Skip to main content

Oddities; Minkler and Centerville

Many a days travel on CA 180 east of Fresno has taken me by some weird small locations I've only kind of looked into until today; Minkler and Centerville.  Essentially both locations are close to being ghost towns and have really lost their significance to time.  I was heading back towards Fresno on CA 180 and encountered Minkler first along Byrd Slough.



The sign in the second picture above indicates Minkler has 30 residents but given the age of the sign I highly doubt it really is that many people today.  Minkler was essentially a rail siding that was created back in 1920.  Back in the hey day of Minkler it was located at the junction of the Wahtoke District Railroad and Porterville-Orosi District Railroad.  The Wahotke District Railroad used to travel north on the Kings River towards Piedra which terminated at a local rock quarry.  Both lines were abandoned in the 1960s and 1970s:

Porterville-Orosi District Railroad

Wahotke District Railroad

Today there are only a couple structures in Minkler still inhabited.  One of them on the south side of CA 180 is called the Minkler Cash Store is reportedly a place where locals just basically regale tourists and people passing by about local lore.







A mile or so west of Minkler over the Kings River is Centerville.  Centerville actually is one of the oldest communities in what is now Fresno County having been founded back in 1854 as Scottsburg.  By 1858 Poole's Ferry was established as a crossing of the Kings River which was part of the Stockton-Los Angeles Road which had only been created five years prior.  The original town site was destroyed in a flood in 1867 and it was resettled to the west as Centerville in the present location.  Centerville has approximately 400 residents according to the 2010 census but I'm not sure what area that figure actually consists of.







Interestingly according to the 1935 California Divisions of Highways Map of Fresno County CA 180 to take a substantially different route through Centerville than the modern alignment.  The 1935 shows CA 180 using an old section of Ventura Avenue along with Smith Avenue.

1935 California Division of Highways Map; Fresno County

Comments

Popular posts from this blog

Mineral King Road, the White Chief Mine, and the unbuilt California State Route 276

Back in July of 2016 I took Mineral King Road east from California State Route 198 to Mineral King Valley within the Sierra Nevada Mountains of Sequoia National Park.  This June I revisited Mineral King Valley and made my way up to the White Chief Mine.


Mineral King Road is a 24.8 mile rural highway maintained by the National Park Service and as Tulare County Mountain Road 375.  Mineral King Road originates at California State Route 198 in Three Rivers near the confluence of the Middle Fork Kaweah River and the East Fork Kaweah River.  Mineral King Road climbs from a starting elevation of 1,400 feet above sea level to 7,830 feet above sea level at the White Chief Mine Trailhead in Mineral King Valley.  Notably Mineral King Road is stated to have 697 curves.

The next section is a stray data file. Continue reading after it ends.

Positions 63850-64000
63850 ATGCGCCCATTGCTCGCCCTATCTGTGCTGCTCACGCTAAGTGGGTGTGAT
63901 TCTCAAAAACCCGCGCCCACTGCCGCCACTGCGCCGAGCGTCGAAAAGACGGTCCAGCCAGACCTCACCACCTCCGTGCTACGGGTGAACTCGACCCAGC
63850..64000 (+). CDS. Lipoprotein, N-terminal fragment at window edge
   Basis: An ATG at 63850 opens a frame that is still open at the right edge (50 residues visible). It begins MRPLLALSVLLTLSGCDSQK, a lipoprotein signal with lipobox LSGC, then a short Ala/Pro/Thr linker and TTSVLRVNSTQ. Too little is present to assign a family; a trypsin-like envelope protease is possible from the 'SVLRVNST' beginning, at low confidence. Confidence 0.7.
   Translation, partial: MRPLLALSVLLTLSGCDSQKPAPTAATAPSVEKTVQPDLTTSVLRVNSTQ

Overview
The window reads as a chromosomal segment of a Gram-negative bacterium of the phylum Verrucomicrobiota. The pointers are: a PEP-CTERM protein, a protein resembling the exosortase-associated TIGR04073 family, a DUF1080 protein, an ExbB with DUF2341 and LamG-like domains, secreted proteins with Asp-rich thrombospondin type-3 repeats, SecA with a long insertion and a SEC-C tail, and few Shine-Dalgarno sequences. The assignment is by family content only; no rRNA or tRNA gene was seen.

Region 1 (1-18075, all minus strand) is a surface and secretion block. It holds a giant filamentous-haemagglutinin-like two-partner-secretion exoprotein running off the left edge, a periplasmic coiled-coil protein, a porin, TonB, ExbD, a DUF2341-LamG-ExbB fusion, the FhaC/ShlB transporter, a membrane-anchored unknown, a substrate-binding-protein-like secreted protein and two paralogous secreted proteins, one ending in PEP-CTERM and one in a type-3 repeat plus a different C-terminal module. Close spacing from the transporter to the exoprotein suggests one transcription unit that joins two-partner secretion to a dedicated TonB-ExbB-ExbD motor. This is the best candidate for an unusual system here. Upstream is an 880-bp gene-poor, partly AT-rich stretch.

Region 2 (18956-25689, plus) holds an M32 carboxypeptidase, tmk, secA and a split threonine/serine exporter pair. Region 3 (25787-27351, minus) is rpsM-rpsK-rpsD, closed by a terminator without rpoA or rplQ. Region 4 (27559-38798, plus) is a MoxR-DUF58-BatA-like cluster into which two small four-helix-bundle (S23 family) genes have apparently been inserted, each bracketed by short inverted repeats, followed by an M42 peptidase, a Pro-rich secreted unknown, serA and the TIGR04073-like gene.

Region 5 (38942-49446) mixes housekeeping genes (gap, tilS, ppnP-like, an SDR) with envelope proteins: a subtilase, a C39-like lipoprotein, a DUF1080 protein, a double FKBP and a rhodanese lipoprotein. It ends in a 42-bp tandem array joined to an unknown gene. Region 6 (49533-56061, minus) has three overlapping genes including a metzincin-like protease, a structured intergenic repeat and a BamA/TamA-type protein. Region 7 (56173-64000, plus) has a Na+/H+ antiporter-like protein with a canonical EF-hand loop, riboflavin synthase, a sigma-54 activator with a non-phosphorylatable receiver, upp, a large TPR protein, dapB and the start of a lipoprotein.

Mineral King Road has an average grade of 5.1% but has several stretches between 15-20% in places.  Pjammycycling has a detailed breakdown on the grade levels over the entirety of Mineral King Road.

Pjammycycling on Mineral King R…

Hetch Hetchy Valley; Hetch Hetchy Railroad, abandoned Lake Eleanor Road, and the Wapama Fall Bridge

This June I took a trip out to Yosemite National Park upon receiving my COVID-19 Day Use Reservation.  My destination in Yosemite National Park was out in Hetch Hetchy Valley.  I sought to hike to the Wapama Fall Bridge which took me through some of the path of the former Hetch Hetchy Valley Railroad and abandoned Lake Eleanor Road.



Part 1; Hetch Hetchy Valley, the Hetch Hetchy Railroad, and reservoir roads

Hetch Hetchy is glacially carved valley similar to Yosemite Valley which is located on the Tuolumne River of Tuolumne County.  Hetch Hetchy Valley presently is impounded by the O'Shaughnessy Dam which was completed during 1923 as part of a project to deliver water and hydroelectric power to the City of San Francisco.  Before being impounded Hetch Hetchy Valley had an average depth of approximately 1,800 feet with a maximum depth of approximately 3,000 feet.  Hetch Hetchy Valley is approximately three miles long and as much as a half mile wide.  Hetch Hetchy Valley is located dow…

California's Rogue Sign State Route Shields

While recently revisiting Yosemite National Park I took a couple minutes to capture some of the California Sign State Route shields posted by the National Park Service ("NPS").  None of the NPS shields were actually posted on roadways maintained by Caltrans but were clearly intended to create route continuity with the Sign State Highways.  This phenomenon is not exclusive to Yosemite National Park and can be found on numerous roads not maintained by Caltrans throughout California.



Part 1; Route continuity over who maintains the route

In the very early era of State Highways in California the Division of Highways didn't actually field sign the Auto Trails or even US Routes.  The responsibility of Highway signage fell to the California State Automobile Association ("CSAA") and Automobile Club of Southern California ("ACSC").  The Auto Clubs simply signed Highways on roadways that best served navigational purposes.  These navigational purposes often didn&#…